Researchers have found that colouring works in a variety of circumstances, one being debilitating illness.
A 2006 study by researchers at Thomas Jefferson University found that colouring and other art therapy was essential to reducing stress, anxiety and fear during women’s cancer treatment periods.
6. Make New Friends , Reduce Social Anxiety
That’s right. you can colour and make new friends. Colouring has become so popular that colouring chapters are forming in some neighborhood and cities where avid ‘colorists’ are taking advantage of the phenomenon.
Though colouring is traditionally seen as a singular activity, these clubs seek to promote positive social interaction between members of the community.
It is particularly helpful for those who suffer from social anxiety, as they are able to interact meaningfully with new people without the pressure that often accompanies social gatherings.
=> Your next read: 25 Best Adult Colouring Books Ever
7. Walk the Middle Road for a While
Life today is a rat race of accomplishments, stress and competitions. This may be self evident, but colouring is a pretty low-pressure activity. There is no way to win, lose or even play the game.
Having an activity that takes the ‘middle road', that is not reliant on a time limit, a ‘correct’ answer or a competition is freeing and can be incredibly cathartic and restorative after a long day of work or stress.
8. Encourage Yourself to Be Present
It’s no secret that people today are distracted more than ever. With all of the hustle and bustle of everyday life and the notifications that *ding!* constantly from our phones and tablets, it can be hard to focus when you really need to. Colouring to the rescue!
An art therapy student from Lesley University recently attested to the increase in colouring books in her university lectures to help students focus.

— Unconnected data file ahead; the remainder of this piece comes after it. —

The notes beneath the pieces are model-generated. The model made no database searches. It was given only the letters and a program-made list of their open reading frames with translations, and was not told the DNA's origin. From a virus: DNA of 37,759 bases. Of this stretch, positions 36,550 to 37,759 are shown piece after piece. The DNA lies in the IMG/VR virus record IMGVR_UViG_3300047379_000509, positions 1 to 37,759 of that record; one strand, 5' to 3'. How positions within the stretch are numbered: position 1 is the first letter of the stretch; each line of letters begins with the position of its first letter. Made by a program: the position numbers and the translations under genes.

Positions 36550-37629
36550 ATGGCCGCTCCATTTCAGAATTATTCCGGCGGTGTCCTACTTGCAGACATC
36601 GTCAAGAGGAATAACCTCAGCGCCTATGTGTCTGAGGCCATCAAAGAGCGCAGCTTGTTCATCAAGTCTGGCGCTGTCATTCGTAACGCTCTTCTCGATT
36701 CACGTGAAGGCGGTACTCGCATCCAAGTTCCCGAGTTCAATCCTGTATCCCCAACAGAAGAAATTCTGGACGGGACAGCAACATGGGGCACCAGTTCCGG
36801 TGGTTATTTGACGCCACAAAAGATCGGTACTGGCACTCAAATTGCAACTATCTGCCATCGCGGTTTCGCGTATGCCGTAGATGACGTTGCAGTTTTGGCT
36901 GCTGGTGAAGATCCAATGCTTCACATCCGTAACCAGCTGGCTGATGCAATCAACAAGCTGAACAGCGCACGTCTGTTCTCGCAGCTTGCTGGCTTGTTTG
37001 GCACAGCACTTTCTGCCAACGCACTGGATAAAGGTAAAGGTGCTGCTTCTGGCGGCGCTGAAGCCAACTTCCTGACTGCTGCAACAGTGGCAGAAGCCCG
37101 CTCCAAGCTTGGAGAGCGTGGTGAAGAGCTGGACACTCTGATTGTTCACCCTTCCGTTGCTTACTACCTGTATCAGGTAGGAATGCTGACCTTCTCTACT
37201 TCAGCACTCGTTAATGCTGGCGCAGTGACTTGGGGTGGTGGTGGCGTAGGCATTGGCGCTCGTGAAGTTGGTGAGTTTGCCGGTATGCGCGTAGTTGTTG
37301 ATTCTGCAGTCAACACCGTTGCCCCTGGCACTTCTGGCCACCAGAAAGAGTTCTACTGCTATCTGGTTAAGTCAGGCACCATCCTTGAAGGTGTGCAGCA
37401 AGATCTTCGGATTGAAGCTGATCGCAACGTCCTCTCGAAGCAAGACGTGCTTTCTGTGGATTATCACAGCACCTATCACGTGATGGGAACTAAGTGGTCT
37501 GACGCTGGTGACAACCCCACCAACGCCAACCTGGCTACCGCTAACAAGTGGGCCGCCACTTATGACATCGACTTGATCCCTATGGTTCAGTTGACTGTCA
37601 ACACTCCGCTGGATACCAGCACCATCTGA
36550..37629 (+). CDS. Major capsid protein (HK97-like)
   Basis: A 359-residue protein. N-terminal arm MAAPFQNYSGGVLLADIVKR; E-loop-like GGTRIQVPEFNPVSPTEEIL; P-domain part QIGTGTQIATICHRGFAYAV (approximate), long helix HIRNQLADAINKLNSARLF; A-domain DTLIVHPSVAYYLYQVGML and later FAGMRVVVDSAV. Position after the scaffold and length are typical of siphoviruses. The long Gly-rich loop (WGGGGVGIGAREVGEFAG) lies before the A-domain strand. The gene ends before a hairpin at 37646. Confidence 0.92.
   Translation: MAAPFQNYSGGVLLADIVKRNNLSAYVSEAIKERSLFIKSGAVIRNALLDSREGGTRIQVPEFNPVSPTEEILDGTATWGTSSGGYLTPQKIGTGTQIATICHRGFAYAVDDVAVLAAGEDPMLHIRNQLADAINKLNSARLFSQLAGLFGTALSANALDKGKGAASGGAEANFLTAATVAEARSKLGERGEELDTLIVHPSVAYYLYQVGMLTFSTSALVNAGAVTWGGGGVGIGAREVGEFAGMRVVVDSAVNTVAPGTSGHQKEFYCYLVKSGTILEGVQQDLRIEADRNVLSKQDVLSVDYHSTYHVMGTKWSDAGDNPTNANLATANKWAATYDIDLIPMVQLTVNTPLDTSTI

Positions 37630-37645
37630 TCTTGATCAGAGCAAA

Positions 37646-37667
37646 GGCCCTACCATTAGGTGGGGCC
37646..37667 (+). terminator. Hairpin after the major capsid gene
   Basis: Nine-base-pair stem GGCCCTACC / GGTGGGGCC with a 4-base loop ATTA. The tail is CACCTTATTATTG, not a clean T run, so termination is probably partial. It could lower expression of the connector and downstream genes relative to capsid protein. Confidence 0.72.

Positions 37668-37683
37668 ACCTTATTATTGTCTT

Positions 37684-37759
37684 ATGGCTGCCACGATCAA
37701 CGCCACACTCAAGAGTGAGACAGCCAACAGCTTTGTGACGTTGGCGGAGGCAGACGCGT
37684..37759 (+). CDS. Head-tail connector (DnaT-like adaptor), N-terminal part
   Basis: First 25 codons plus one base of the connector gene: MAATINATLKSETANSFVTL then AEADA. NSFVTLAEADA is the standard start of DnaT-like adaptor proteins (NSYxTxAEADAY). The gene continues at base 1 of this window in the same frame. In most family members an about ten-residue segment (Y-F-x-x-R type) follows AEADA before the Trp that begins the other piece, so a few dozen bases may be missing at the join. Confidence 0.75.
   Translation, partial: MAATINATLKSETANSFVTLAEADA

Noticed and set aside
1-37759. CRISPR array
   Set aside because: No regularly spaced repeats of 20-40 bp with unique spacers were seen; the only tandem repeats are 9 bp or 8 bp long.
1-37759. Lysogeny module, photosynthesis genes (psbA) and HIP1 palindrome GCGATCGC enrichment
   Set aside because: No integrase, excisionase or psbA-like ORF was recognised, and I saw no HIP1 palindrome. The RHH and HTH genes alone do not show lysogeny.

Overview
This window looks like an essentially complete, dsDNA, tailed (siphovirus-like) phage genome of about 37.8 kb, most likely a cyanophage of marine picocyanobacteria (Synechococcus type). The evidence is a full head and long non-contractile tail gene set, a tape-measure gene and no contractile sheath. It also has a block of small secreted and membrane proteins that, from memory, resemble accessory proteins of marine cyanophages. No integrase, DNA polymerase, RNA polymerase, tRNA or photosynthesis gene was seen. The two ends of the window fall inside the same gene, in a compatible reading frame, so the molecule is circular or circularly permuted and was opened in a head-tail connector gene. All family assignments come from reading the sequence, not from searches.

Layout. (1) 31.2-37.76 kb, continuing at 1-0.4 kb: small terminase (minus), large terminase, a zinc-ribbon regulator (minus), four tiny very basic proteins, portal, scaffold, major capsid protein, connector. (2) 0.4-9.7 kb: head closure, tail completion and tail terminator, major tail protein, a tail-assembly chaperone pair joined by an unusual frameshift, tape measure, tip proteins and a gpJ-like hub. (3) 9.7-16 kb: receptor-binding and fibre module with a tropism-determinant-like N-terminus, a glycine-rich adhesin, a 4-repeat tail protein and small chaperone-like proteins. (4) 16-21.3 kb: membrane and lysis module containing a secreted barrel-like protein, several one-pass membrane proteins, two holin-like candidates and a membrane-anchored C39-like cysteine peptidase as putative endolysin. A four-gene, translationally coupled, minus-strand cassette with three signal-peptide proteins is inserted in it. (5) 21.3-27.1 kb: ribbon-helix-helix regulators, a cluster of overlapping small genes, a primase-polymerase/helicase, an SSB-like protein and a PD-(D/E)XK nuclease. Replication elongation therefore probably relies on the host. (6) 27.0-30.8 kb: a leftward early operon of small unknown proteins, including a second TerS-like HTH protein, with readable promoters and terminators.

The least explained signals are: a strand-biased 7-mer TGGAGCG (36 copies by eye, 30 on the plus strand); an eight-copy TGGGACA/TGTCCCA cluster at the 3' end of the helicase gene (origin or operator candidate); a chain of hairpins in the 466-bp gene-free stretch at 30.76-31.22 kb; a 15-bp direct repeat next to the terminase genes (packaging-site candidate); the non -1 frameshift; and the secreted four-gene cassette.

She noted that in group therapy discussions, those who have issues concentrating often do better with the aid of a colouring book, stating “we have several adult colouring books at my site to offer the clients.”
9. Build Mental Strength
We know that colouring books can help release stress in tough situations, but colouring books can also train our brains, making us more efficient, logical and mentally strong.
That’s right. Colouring can actually make you sharper and healthier. Leslie Marshall, a clinical counselor, states that coloring “opens up the frontal lobe of the brain- the home of organizing and problem solving – and focuses the mind.”
This can improve reasoning abilities as colouring gives the brain a chance to focus selectively. Additionally, psychologist Gloria Martinez Ayala notes that coloring is so efficient in activating the cerebral cortex that the pastime can delay or prevent illnesses associated with aging, like dementia.
10. An Easy Way to Relax & Have Some Simple Fun
Some may view colouring as frivolous, but when is the last time you sat down and did something just for the fun of it?
Colouring can act as your designated “me-time,” and also as a way to increase self esteem.
In fact, a 2012 study showed that participants in a drawing and painting class reported 80% increased confidence and motivation. Other studies have pointed to the role of art in positive self realization and self representation, as well as increased involvement in a community.